President Donald Trump waded into the Democratic House leadership battle again Saturday morning, throwing his weight behind the woman he’s spent the last few months demonizing: Minority Leader Nancy Pelosi.
Trump tweeted that he could get the longtime leader of the Democratic caucus “as many votes as she wants in order for her to be Speaker of the House” — a position that requires the votes of the majority of House members, not the majority of the party.
Democrats, set to take over the House for the first time in eight years after the midterm elections swept in a “blue wave,” are in the midst of deciding what they want to do with the majority and who they want to lead it. No other Democrat has officially announced a bid for the speakership, but a vocal group of anti-Pelosi members are agitating for a change.
Trump claimed that Pelosi had “earned” the victory, and that people in the Democratic Party were trying to take it away from her. He also tagged Republican Rep. Tom Reed, co-chair of the Problem Solvers Caucus, who has said that he might be willing to vote for Pelosi in exchange for rules reform.
I can get Nancy Pelosi as many votes as she wants in order for her to be Speaker of the House. She deserves this victory, she has earned it – but there are those in her party who are trying to take it away. She will win! @TomReedCongress
This followed up on a sentiment from a November 7 tweet, in which Trump — who had spent the previous few months on the campaign trail calling Pelosi an “MS-13 Lover” and “High Tax, High Crime Nancy Pelosi” — claimed that she “deserved” the speakership.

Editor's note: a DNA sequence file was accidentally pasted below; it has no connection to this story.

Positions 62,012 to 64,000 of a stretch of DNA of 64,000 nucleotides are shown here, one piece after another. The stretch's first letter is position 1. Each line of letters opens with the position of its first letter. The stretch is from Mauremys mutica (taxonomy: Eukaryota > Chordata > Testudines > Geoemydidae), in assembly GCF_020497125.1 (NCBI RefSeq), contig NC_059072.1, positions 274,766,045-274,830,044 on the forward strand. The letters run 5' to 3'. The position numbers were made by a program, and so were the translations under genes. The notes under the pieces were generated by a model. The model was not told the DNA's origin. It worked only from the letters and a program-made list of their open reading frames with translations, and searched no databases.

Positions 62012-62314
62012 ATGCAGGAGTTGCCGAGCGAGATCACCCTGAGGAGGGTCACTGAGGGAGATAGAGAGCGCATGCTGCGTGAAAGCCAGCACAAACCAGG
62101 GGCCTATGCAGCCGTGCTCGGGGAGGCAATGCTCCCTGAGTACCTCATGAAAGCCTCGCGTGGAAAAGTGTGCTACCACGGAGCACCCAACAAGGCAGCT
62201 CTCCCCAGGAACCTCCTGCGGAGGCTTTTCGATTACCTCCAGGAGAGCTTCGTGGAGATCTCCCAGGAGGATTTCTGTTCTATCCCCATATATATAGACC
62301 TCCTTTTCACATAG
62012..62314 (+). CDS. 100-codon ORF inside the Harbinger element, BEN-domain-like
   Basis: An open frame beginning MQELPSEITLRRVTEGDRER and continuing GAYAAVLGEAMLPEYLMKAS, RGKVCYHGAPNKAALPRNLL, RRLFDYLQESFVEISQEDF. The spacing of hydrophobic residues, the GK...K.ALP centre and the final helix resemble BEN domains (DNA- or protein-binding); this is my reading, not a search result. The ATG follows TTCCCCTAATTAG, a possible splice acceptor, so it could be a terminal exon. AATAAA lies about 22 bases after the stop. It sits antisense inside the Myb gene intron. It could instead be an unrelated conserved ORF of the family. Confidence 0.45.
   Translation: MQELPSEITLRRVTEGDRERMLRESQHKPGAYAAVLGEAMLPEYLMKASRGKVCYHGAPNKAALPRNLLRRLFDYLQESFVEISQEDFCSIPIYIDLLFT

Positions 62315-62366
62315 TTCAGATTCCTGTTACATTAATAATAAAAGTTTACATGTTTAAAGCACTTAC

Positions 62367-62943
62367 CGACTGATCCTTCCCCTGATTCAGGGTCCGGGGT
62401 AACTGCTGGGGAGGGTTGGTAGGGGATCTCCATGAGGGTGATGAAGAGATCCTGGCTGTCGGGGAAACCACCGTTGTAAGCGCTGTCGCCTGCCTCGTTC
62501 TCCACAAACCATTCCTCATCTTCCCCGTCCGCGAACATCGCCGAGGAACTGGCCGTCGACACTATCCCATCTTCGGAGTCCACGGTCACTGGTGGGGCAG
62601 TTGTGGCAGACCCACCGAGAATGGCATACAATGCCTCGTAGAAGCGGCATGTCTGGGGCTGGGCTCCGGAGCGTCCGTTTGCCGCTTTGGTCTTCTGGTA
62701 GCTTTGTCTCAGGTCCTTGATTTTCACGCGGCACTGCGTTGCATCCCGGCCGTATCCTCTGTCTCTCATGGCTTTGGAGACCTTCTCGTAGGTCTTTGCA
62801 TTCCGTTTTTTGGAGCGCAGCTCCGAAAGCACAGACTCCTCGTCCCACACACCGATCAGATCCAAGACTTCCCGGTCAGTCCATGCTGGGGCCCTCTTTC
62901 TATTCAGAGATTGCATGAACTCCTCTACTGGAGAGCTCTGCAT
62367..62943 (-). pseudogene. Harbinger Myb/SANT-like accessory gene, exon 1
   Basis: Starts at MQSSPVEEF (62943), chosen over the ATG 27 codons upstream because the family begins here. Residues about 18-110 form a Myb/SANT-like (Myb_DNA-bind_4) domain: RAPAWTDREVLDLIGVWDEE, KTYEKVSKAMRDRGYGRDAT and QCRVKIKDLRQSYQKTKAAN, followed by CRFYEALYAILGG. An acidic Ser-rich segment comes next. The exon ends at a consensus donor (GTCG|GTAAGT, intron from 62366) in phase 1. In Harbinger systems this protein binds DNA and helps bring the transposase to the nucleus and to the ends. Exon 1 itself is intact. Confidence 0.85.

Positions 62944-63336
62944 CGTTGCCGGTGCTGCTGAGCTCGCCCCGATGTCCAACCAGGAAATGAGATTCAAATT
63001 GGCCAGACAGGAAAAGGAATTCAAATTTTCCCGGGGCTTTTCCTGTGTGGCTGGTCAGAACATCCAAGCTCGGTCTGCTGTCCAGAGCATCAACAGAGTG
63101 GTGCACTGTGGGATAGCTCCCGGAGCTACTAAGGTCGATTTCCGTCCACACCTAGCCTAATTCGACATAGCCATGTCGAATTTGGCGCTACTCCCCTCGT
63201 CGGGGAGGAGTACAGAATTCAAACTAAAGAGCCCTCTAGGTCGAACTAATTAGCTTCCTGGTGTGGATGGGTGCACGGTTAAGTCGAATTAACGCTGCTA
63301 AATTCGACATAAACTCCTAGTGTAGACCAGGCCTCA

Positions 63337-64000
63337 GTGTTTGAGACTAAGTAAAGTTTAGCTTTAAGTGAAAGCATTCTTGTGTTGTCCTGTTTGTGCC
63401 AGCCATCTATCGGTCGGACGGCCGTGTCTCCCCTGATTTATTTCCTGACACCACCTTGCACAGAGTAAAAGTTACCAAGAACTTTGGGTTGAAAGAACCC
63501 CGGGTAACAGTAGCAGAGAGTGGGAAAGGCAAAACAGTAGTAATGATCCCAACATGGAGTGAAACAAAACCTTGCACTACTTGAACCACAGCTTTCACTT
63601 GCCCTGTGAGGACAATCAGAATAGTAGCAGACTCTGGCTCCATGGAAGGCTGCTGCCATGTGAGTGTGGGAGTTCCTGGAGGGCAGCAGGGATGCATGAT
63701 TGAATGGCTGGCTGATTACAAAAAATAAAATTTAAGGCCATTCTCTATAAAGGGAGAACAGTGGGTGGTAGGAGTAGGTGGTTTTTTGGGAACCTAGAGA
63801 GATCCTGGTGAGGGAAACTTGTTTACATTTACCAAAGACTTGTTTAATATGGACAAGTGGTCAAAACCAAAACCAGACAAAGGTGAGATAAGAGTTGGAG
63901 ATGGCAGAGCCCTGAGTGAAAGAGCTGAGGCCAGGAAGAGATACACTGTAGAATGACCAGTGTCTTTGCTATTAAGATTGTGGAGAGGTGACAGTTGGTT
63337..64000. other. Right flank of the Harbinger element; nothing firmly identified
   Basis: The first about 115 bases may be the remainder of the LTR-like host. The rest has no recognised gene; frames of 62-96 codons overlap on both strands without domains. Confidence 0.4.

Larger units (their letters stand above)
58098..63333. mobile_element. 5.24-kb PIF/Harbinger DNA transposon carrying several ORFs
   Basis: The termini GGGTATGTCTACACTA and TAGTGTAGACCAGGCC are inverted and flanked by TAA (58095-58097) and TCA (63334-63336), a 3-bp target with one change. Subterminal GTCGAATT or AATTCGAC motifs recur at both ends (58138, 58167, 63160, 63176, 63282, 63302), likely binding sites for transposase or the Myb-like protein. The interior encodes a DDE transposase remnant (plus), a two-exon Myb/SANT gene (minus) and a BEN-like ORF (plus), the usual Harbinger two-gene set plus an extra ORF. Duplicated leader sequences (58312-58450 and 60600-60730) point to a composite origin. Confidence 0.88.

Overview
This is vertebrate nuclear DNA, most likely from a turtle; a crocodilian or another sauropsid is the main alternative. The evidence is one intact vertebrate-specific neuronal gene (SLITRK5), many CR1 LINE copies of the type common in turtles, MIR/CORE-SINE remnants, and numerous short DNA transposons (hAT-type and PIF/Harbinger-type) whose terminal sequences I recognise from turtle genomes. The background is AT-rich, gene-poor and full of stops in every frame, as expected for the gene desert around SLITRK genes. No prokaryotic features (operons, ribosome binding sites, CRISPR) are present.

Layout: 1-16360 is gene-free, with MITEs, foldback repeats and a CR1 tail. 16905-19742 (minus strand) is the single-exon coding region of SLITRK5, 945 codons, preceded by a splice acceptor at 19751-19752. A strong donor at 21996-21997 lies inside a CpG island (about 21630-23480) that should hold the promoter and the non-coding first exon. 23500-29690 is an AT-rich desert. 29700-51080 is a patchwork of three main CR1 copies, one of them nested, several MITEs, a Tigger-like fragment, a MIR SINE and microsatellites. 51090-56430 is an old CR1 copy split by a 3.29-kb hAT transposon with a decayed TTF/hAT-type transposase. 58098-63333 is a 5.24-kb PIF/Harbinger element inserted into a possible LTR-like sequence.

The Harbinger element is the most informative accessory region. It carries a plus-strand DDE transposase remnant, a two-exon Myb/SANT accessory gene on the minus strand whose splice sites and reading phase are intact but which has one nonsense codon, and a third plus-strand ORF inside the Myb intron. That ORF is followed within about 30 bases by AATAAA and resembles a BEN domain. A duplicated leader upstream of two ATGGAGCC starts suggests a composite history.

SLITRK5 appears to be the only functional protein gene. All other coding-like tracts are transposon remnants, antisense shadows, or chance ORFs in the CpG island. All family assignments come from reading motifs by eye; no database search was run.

Responding to Trump’s earlier tweet, Pelosi told MSNBC’s Kasie Hunt that “I don’t think anybody deserves anything. It’s about what you have done, it’s about what you can do. What you have done in the past speaks to your credentials, but it’s about what you can do, and I think I’m the best person to go forward — to unify, to negotiate.”
Trump is wading into a speakership battle that is causing headaches for the Democratic Party
Though she has led the caucus for nearly 16 years, Pelosi has struggled to secure the necessary votes to continue doing so, with a small wing of her party planning to oppose her in the January 3 floor vote and calling for a challenger. They may now have one, with a potential challenge from Ohio Democrat Marcia Fudge, a six-term Congress member and former chair of the Congressional Black Caucus. Fudge has said that she will reach a decision about running after Thanksgiving.
Although much was made of newly elected congresswoman Alexandria Ocasio-Cortez speaking to climate change protesters outside Pelosi’s office on Tuesday, Ocasio-Cortez is not among those planning to vote against Pelosi. As Vox’s David Roberts notes, the pair are likely working together on this.
But divisions do exist among the party. And by involving himself in the leadership race, Trump may be trying to exacerbate them — either tainting Pelosi by association, or genuinely favoring her in the role if it will keep the left divided and Republicans riled up. Knowing Trump, it could also just be that he wants Pelosi to “owe” him politically, or wants to take credit for her victory (Reed had already expressed interested in voting for Pelosi without Trump’s influence).